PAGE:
Watch Out! Brands Are Now Exclusively Catering To Fashion For The Millennials
Streetwear and high-end luxury brands are finally opening up their market to cater to fashion for the millennials and social media is to be credited.
Fashion for the millennials is no longer just about trends. It has become non-conforming and aspirational. Media-savvy youngsters are just as much the future of luxury consumption as they are of streetwear.
And thanks to unique career choices, many of us have more spending power than our previous generations.
In fact, according to a white paper penned by marketing expert Pam Danziger, "By 2035, millennials will have the potential to become the largest spending generation in history."
No wonder then, high fashion brands are trying to woo this millennial generation with out-of-the-box marketing. They are also successfully targetting the huge fan following of "influencers" and fashion bloggers.
However, in this race only a handful of luxury brands have managed to break the ice with millennials. Five in particular have managed to attract the young monied crowd.
It's not particularly everyday in the world of fashion that a man of colour starts a high-end streetwear brand, makes it successful and then lands the top job at one of the biggest luxury fashion brands in the world.
Yes, we're talking about Virgil Abloh and his company Off-White.
Abloh, an American citizen, founded Off-White in 2013 with the intention of making streetwear credible and artistic. Abloh was inspired by his architecture background.
He understood that millennials weren't interested to run after brands. They want to create their own style and wear what they want, irrespective of the brand. And it is this understanding that helped Abloh develop his brand and connect with 20 somethings.
Over the years, Off-White has managed to attain a cult status owing to the graphically designed pieces being worn by celebrities such as Rihanna and Beyonce.
Rihanna clearly knows how to connect with her millennial audience. If it isn't with her songs, it's with her fashion choices. And the one she recently made has certainly gone pretty well with 20 somethings.
Her collaboration with sports brand Puma led to a whole new fashion brand. In fact, today she is both the creative director and brand ambassador of the brand.
The pieces from the brand's collections are gothic and coquettish, a style that is synonymous with Riri.
Her pieces, especially the fur slides and the velvet creepers are a massive hit with youngsters and sell out almost as immediately as they are brought out.
Who would have thought that a day would come when millennials (some of whom loathe the Kardashians) would buy everything they model. Including Kanye's Yeezy.
Ever since Kanye ventured into the fashion industry, he has made the right noises. Especially with his sneaker collaboration with Nike, bringing about an althleisure revolution.
The collaboration with the coveted footwear brand has earned him a lot of praise from fashion-forward millennials. They not only like his designs but also relate to his outspoken persona that in turn adds to his brand's appeal.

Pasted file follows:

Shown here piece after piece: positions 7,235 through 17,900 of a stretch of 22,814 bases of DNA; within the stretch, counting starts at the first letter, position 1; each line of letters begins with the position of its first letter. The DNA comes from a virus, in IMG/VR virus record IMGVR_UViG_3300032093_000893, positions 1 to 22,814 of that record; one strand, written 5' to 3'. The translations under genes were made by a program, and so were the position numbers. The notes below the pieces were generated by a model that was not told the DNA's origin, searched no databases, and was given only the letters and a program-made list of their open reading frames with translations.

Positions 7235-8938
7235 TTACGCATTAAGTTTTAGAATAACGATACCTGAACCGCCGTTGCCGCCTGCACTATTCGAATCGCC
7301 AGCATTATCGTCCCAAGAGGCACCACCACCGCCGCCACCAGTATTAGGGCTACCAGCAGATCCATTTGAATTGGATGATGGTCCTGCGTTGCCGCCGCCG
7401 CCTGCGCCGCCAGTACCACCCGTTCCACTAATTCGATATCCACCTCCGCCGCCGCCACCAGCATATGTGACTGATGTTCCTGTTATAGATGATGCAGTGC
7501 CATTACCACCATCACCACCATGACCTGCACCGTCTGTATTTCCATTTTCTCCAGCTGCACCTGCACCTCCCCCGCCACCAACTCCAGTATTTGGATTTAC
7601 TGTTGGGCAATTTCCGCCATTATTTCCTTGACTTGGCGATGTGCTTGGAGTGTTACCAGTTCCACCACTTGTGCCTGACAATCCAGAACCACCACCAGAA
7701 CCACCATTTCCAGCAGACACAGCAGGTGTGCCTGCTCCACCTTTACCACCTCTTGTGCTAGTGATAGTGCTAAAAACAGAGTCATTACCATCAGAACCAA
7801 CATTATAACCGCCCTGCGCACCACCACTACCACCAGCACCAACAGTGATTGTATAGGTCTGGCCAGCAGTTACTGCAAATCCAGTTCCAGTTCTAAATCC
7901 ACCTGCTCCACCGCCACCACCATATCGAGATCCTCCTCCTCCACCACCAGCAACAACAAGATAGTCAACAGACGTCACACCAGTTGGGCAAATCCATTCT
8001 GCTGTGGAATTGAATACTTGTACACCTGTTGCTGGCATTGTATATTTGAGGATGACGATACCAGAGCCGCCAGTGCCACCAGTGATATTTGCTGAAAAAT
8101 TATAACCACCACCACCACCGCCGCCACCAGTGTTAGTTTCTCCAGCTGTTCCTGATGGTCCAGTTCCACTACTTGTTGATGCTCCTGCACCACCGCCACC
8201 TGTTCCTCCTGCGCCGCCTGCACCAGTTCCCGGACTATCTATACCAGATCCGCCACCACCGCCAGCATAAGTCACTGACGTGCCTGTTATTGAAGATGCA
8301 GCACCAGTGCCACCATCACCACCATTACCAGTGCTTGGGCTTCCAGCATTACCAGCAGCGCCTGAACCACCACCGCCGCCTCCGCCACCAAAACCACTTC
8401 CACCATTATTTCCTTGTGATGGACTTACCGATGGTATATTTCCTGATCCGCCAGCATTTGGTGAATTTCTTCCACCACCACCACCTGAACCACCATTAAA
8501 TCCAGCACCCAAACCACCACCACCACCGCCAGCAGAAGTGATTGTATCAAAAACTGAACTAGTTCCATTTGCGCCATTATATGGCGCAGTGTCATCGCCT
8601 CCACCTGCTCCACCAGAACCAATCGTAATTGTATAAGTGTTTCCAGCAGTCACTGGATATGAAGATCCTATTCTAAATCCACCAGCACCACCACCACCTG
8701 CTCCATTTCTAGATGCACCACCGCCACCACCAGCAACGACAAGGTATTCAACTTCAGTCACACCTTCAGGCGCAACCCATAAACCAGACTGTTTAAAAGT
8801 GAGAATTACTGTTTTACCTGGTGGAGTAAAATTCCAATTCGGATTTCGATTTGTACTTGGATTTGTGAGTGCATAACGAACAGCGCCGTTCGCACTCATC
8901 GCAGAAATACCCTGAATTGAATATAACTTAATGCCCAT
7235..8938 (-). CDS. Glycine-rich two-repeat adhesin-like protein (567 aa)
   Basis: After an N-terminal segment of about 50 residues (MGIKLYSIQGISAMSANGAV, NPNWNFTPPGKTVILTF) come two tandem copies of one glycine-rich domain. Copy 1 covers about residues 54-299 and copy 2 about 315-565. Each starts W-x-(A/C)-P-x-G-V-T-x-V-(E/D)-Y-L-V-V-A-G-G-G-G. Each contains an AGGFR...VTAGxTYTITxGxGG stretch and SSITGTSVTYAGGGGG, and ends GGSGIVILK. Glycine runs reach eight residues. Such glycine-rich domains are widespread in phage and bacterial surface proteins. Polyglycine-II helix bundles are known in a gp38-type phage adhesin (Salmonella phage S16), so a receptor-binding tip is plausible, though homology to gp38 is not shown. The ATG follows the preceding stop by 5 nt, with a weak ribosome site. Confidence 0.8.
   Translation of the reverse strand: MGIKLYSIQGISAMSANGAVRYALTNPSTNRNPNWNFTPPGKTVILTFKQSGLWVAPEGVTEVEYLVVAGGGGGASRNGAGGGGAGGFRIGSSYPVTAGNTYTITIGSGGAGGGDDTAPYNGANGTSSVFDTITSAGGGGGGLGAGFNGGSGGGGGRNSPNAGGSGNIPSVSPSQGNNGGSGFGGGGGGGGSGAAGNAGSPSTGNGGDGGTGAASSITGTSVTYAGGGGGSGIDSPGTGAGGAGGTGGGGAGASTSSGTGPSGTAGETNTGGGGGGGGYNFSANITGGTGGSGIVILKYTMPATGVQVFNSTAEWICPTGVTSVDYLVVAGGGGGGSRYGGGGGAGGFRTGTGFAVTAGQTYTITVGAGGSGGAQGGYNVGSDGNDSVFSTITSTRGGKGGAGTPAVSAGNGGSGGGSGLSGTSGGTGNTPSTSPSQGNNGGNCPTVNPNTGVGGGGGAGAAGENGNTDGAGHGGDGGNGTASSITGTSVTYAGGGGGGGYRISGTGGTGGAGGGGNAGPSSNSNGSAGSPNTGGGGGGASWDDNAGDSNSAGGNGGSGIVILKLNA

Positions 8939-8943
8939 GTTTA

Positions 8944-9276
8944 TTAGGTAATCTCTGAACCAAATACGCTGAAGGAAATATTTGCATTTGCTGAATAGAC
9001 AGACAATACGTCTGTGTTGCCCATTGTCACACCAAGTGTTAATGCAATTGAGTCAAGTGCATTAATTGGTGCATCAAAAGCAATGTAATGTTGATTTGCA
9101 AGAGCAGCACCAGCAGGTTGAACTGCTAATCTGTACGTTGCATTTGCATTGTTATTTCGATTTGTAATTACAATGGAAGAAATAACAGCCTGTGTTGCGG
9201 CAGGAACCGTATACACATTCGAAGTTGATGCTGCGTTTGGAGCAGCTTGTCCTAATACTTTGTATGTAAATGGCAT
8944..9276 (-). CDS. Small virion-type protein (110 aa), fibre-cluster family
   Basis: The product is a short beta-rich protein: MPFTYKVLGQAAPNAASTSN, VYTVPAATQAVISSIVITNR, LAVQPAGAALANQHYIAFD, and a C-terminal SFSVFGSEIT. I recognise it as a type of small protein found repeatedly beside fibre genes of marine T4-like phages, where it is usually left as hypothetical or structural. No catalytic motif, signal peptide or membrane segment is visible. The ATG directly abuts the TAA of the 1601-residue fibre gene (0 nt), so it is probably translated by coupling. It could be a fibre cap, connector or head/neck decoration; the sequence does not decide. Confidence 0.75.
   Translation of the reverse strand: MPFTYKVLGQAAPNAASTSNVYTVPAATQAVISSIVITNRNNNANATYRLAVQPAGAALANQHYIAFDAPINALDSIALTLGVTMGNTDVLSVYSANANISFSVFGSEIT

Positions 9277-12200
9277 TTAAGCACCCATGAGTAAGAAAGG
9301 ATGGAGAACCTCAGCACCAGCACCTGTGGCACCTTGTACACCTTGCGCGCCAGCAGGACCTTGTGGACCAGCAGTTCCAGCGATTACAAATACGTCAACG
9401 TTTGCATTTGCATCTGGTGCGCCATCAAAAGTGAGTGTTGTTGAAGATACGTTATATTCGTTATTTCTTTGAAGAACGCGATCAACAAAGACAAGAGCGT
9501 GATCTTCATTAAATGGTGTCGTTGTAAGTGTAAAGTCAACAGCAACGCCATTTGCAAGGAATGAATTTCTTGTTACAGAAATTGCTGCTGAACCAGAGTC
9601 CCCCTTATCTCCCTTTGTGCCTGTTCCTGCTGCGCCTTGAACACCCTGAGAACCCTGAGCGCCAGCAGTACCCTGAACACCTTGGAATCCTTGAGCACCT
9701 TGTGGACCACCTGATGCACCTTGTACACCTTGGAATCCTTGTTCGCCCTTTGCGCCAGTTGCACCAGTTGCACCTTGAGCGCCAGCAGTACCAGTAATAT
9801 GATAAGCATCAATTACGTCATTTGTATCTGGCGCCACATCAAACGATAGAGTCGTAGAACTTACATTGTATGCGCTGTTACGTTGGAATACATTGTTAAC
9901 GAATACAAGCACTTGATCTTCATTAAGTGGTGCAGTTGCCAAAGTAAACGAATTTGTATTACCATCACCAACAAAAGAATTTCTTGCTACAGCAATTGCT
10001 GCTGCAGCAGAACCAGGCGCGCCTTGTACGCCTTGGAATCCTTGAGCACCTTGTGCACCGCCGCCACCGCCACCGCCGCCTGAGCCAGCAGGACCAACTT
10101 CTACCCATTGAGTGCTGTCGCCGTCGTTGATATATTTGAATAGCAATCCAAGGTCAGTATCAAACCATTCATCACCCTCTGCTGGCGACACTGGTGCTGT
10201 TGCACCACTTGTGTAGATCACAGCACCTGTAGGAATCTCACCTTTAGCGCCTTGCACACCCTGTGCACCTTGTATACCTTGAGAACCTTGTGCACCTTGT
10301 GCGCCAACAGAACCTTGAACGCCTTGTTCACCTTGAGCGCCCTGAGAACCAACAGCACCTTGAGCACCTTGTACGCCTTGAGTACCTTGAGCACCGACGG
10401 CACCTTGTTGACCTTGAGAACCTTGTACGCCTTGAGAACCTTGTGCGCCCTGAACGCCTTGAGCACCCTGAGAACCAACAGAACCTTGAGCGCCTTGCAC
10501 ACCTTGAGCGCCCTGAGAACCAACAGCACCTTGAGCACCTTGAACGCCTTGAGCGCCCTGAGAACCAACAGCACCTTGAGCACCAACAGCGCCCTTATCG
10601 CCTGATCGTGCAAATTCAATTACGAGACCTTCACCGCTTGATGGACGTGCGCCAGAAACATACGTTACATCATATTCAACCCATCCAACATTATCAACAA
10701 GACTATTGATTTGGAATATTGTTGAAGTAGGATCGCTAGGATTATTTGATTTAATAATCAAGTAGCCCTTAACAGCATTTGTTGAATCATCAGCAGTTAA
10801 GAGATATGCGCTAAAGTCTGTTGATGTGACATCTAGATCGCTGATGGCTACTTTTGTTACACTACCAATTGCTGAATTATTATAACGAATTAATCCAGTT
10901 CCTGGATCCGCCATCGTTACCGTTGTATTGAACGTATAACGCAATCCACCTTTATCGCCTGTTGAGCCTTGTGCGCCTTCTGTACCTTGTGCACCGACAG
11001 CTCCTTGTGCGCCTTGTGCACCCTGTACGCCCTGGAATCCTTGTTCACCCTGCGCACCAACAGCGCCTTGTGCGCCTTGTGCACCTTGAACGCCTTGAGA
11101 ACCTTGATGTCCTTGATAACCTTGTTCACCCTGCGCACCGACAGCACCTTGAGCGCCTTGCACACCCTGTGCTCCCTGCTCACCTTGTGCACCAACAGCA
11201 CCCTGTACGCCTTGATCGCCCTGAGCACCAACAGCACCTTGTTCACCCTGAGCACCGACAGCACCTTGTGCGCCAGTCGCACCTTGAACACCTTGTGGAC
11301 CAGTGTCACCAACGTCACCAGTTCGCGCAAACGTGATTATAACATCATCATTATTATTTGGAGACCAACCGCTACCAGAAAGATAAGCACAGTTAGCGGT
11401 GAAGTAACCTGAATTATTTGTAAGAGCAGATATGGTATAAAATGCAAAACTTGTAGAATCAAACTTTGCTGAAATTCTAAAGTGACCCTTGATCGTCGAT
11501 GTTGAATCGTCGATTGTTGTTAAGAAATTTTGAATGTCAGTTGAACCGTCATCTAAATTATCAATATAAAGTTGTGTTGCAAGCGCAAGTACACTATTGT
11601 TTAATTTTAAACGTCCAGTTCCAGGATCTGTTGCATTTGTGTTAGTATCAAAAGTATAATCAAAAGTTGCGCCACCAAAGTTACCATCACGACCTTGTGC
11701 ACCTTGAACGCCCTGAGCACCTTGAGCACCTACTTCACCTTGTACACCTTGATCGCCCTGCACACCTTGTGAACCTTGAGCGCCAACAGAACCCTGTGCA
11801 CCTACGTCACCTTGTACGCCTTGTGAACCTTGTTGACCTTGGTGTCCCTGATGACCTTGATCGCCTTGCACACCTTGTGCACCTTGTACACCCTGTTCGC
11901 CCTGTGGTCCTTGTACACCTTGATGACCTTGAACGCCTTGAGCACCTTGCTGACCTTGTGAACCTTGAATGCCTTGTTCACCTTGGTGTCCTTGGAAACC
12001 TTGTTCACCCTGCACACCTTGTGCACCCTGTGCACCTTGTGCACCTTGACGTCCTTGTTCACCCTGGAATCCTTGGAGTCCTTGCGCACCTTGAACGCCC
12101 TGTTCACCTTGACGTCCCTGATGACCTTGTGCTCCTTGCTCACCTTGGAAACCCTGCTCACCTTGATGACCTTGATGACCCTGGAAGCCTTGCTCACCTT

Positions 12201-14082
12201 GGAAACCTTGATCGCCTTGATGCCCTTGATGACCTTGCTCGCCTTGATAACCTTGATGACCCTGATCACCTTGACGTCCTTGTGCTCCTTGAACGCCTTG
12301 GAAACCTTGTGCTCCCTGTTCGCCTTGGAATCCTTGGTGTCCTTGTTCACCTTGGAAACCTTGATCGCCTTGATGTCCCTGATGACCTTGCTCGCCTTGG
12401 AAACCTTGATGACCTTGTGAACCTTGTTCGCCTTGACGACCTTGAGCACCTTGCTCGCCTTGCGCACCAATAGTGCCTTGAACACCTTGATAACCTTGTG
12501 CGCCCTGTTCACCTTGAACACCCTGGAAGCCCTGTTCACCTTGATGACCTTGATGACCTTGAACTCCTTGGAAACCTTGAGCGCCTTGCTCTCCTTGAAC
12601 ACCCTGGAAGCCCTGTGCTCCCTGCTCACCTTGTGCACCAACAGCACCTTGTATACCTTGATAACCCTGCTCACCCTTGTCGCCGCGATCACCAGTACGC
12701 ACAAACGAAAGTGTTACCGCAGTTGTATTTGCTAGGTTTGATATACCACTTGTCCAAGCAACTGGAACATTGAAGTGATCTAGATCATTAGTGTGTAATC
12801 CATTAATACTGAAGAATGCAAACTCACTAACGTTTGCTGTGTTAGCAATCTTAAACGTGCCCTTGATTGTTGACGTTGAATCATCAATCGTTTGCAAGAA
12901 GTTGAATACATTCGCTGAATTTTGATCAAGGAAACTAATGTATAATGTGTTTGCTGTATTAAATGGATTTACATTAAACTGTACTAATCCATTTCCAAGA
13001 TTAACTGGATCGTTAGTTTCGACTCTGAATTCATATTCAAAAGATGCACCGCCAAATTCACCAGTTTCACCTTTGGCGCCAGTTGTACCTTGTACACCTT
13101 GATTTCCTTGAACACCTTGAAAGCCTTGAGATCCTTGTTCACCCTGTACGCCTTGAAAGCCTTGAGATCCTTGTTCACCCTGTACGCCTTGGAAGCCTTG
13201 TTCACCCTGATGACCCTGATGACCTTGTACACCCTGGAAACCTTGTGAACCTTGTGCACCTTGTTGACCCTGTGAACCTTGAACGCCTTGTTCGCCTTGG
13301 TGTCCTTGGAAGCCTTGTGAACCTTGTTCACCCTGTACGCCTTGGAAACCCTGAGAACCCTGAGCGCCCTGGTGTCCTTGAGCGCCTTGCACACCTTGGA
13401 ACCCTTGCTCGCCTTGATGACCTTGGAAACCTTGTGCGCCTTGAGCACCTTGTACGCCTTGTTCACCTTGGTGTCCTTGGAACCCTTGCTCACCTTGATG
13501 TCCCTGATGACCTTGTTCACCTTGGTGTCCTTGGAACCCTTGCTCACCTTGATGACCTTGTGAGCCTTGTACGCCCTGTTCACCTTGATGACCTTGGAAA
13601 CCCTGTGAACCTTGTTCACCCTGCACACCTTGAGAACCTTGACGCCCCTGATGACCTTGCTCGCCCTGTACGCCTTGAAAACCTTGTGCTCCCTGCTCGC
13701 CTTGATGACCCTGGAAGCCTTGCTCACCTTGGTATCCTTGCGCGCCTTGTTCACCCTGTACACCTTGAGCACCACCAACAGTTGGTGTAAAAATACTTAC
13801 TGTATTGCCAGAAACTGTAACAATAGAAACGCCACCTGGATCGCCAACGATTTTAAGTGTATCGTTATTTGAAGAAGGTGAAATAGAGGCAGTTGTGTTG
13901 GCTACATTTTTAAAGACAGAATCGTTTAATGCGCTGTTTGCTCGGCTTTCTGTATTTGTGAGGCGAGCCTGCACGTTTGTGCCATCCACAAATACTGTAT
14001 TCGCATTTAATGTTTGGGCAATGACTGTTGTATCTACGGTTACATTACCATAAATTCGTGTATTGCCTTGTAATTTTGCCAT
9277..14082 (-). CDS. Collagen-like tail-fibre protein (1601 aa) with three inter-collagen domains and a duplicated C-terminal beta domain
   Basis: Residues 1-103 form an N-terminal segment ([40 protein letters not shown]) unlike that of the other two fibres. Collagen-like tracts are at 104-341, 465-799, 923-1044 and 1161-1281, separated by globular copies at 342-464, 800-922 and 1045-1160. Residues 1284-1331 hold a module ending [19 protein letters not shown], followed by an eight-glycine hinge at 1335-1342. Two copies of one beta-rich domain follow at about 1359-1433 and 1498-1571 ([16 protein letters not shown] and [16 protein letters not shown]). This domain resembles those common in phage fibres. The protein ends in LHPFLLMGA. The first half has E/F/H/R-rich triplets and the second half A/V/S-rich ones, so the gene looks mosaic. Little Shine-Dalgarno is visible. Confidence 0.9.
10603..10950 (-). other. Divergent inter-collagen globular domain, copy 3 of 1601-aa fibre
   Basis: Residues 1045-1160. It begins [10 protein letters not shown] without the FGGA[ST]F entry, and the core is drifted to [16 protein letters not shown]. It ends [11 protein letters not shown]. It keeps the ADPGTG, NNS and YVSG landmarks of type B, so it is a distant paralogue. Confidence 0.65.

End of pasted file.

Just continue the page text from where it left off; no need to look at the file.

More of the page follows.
If you walk down Dover Street, you'll notice the Vetements showroom standing out for its non-conforming high-street style. Their unisex silhouettes and oversized cuts resonate with the rebellious, rule-breaking millennial crowd.
Their designs are also quite anti-fashion and are not really for the high luxury lovers. But that's what makes it exciting.
If that wasn't enough to "connect," for 2017 Paris Couture Week last year, the brand debuted their collection of 54 mens and womenswear looks. These consisted of collaborations with 18 other brands, including Reebok, Brioni, Levi’s, Juicy Couture and Dr. Martens. How's that for millennial connect!
Yes, you read that right. The French luxury retain company Louis Vuitton Malletier aka Louis Vuitton, has also managed to ride the wave and is catering to woke millennials as well.
They have successfully managed to reach out to monied masses through their digital marketing campaigns and social media pages. In fact, off late they have been collaborating with several high-street brands to make LV look more attainable including Supreme. And the brand recently hired Virgil Abloh as their menswear collection's artistic director.
Plus, it also helps that they have several young ambassadors taking their brand to the millennials including Takanori Iwata, Sehun Oh, and Rihanna among others.
While these are still high-end and come in the luxury vertical, they are aspirational and connect well with millennials. As more and more 20 somethings enter their peak earning years, they will have enough to experience luxury living. And that's not restricted to bags and shoes but an entire experience and includes food and travel as well. These brands seem to understand that aspirational aspect that also borders non-conformation.
And with social media platforms like Instagram taking over the fashion world, only time will tell just how much other brands will be willing to change themselves according to time.